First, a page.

The Self-Exhibition of Reason: Hegel on Intuition and Logical Content
My dissertation offers a new account of Hegel’s reception of Kant’s theoretical philosophy. I argue that one of Hegel’s most significant philosophical contributions is his articulation of a post-Kantian account of the relationship between form and content in acts of a priori judgment. I call into question the common assumption that Hegel rejects Kant’s view about how perception contributes to a priori cognition. Instead, I argue that the crucial disagreement between the two thinkers is over what kinds of objects are available to be perceived in the first place. For Kant, the paradigmatic objects of perception are natural phenomena. For Hegel, by contrast, the paradigmatic objects of perception are theoretical and practical acts of judging and inferring. I demonstrate how this disagreement with Kant has global ramifications for Hegel’s thought by tracking it across all three volumes of Hegel’s mature Encyclopedia project, with special emphasis on the account of the logical “I” developed in the Science of Logic.
You can read the Introduction to the dissertation here.
Papers in Preparation (drafts available upon request ):
“Boredom as a Propositional Attitude: Reading Alberto Moravia with Hegel”— forthcoming in Fictional Worlds and the Political Imagination, ed. Garry Hagberg (Bloomsbury)
In this paper I argue that Hegel has a complex and overlooked philosophical psychology that supplements his idealist logic. In Hegel’s psychology, as a consequence of his social and historical theory of rationality, the mental states of finite rational agents index the relationship between political norms and political states of affairs. Works of art, in turn, can make this subjective experience objectively available. I draw on Alberto Moravia’s 1960 novel Boredom, which explores the affective situation of characters living in post-Fascist Italy, in order to examine this complex model in action. I use Moravia’s text to develop a broadly Hegelian account of the way in which subjective psychological states result from and bear on objective facts about the world. I conclude that Moravia’s “boredom” describes a paradigmatically Hegelian structure of mental intentionality, a propositional attitude, that reflects the social, political, and economic circumstances in which judging subjects are embedded.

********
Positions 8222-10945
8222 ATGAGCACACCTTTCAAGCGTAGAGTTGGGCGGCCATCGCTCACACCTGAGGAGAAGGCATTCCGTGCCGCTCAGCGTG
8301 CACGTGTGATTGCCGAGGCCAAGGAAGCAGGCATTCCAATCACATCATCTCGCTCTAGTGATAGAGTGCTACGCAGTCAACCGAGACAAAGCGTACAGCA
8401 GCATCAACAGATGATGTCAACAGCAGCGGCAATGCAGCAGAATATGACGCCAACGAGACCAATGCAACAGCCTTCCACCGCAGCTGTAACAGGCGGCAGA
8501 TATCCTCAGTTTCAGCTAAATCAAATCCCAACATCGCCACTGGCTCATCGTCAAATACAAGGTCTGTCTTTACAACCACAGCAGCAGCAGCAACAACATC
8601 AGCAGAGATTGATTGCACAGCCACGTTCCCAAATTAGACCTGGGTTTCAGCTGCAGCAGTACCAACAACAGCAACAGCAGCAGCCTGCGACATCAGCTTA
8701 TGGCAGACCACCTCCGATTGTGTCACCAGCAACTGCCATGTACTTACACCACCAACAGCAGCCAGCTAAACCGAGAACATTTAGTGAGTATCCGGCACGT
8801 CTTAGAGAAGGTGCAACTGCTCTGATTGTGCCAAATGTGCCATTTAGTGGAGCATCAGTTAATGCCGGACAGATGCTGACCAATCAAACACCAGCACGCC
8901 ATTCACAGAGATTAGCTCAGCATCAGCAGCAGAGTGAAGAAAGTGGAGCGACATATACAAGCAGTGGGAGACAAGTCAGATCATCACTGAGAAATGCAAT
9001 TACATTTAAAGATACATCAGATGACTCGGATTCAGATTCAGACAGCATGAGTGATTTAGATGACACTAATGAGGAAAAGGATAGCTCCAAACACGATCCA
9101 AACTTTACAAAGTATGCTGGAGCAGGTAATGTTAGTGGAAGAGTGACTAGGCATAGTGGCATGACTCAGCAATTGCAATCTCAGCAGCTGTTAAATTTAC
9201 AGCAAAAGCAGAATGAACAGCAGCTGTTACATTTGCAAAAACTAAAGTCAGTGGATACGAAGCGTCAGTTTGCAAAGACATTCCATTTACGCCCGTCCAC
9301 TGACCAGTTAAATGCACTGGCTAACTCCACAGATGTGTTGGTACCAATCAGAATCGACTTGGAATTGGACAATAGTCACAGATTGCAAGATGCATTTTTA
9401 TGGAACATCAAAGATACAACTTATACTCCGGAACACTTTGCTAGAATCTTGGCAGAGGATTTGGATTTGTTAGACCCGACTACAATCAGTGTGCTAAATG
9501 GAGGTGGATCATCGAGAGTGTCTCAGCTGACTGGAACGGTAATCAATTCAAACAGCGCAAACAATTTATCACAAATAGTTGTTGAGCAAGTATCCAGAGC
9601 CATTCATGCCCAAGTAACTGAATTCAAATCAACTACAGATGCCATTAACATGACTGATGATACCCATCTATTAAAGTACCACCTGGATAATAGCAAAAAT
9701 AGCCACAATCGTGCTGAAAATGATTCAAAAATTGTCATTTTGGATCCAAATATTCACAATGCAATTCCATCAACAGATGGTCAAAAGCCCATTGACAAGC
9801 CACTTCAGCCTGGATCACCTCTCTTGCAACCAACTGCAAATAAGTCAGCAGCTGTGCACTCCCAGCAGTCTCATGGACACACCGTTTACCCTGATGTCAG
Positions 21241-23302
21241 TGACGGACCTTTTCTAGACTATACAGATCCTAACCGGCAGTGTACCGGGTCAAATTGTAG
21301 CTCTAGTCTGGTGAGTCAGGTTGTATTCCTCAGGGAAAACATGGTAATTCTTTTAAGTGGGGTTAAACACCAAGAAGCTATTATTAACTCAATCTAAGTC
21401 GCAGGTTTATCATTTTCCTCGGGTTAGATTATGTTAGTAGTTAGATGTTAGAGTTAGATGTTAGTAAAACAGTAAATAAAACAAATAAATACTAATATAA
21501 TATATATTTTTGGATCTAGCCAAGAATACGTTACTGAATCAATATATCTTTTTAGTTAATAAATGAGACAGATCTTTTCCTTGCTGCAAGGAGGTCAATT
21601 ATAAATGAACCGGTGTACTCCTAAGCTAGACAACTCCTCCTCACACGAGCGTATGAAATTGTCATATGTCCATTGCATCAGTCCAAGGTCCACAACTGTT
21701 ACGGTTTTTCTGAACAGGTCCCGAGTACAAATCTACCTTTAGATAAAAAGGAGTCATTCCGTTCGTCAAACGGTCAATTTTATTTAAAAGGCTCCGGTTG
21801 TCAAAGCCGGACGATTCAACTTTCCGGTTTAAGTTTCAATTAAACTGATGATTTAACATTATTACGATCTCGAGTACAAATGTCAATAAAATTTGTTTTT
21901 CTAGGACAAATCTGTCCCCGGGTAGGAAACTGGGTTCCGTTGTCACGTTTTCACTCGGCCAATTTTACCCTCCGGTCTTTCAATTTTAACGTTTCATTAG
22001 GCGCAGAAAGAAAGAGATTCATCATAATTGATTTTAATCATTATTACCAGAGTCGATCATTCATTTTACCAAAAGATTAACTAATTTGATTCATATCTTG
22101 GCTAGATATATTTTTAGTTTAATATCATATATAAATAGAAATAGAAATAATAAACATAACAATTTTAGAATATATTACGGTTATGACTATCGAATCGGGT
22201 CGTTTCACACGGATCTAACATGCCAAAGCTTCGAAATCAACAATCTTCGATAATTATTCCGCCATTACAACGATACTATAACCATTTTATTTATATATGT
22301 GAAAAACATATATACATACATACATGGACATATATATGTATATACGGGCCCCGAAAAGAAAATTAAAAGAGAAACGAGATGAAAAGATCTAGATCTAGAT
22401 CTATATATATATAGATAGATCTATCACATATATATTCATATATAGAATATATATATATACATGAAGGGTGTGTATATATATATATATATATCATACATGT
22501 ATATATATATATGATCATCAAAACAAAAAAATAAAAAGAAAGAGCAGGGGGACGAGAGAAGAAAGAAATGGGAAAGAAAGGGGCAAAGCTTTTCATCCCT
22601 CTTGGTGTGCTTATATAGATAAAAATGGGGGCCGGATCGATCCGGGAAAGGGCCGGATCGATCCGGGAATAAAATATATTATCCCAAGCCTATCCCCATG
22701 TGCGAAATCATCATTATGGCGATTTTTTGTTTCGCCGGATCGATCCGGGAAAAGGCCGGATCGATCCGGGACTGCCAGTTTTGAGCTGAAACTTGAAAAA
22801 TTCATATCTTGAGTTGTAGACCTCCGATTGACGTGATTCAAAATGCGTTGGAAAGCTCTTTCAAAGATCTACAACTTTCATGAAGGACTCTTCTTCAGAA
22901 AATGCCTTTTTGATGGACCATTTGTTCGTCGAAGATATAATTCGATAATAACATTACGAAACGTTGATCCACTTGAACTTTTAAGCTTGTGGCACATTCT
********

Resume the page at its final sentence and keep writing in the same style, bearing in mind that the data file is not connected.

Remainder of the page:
“Logical Content and the Exhibition of Conceptual Reality in Hegel’s Science of Logic”— Hegel famously rejects Kant’s claim from the Critique of Pure Reason that space and time, the Kantian forms of intuition, provide content for synthetic a priori judgments. Hegel argues instead that a priori concepts give themselves content. The mechanism by which this content is provided is poorly understood and remains a point of deep contention in the literature. Two potential sources have been defended most frequently: intellectual intuition and intuitive intellection. Here, I reject both of these and argue for a novel third option, symbolic intuition, by drawing on resources in Kant’s Critique of Judgment.
“Hegel on Artworks and the Sociality of Perception” — This paper examines the relationship between Hegel’s philosophy of mind and his account of the social role occupied by works of art. The goals of my argument are (i) to propose a novel argument about the connection of mind and artworks in Hegel’s systematic philosophy and (ii) to suggest that Hegel’s account of this relationship remains of interest to the contemporary study of social ontology. In the first part of the paper, I argue that one of the things about human mindedness that Hegel thinks works of art can show are structures of intentionality. I then show what this model looks like in action by considering some specific examples from Hegel’s Lectures on Fine Arts.
“The Desire to Acquire: Kantian Practical Themes in Hegel’s Theory of Perception” (too drafty to share, but I’m happy to discuss!) — This paper examines the role that Kant’s Doctrine of Right account of how we come to have a priori possession of physical objects plays in the theory of perception that Hegel lays out in the Philosophy of Subjective Spirit.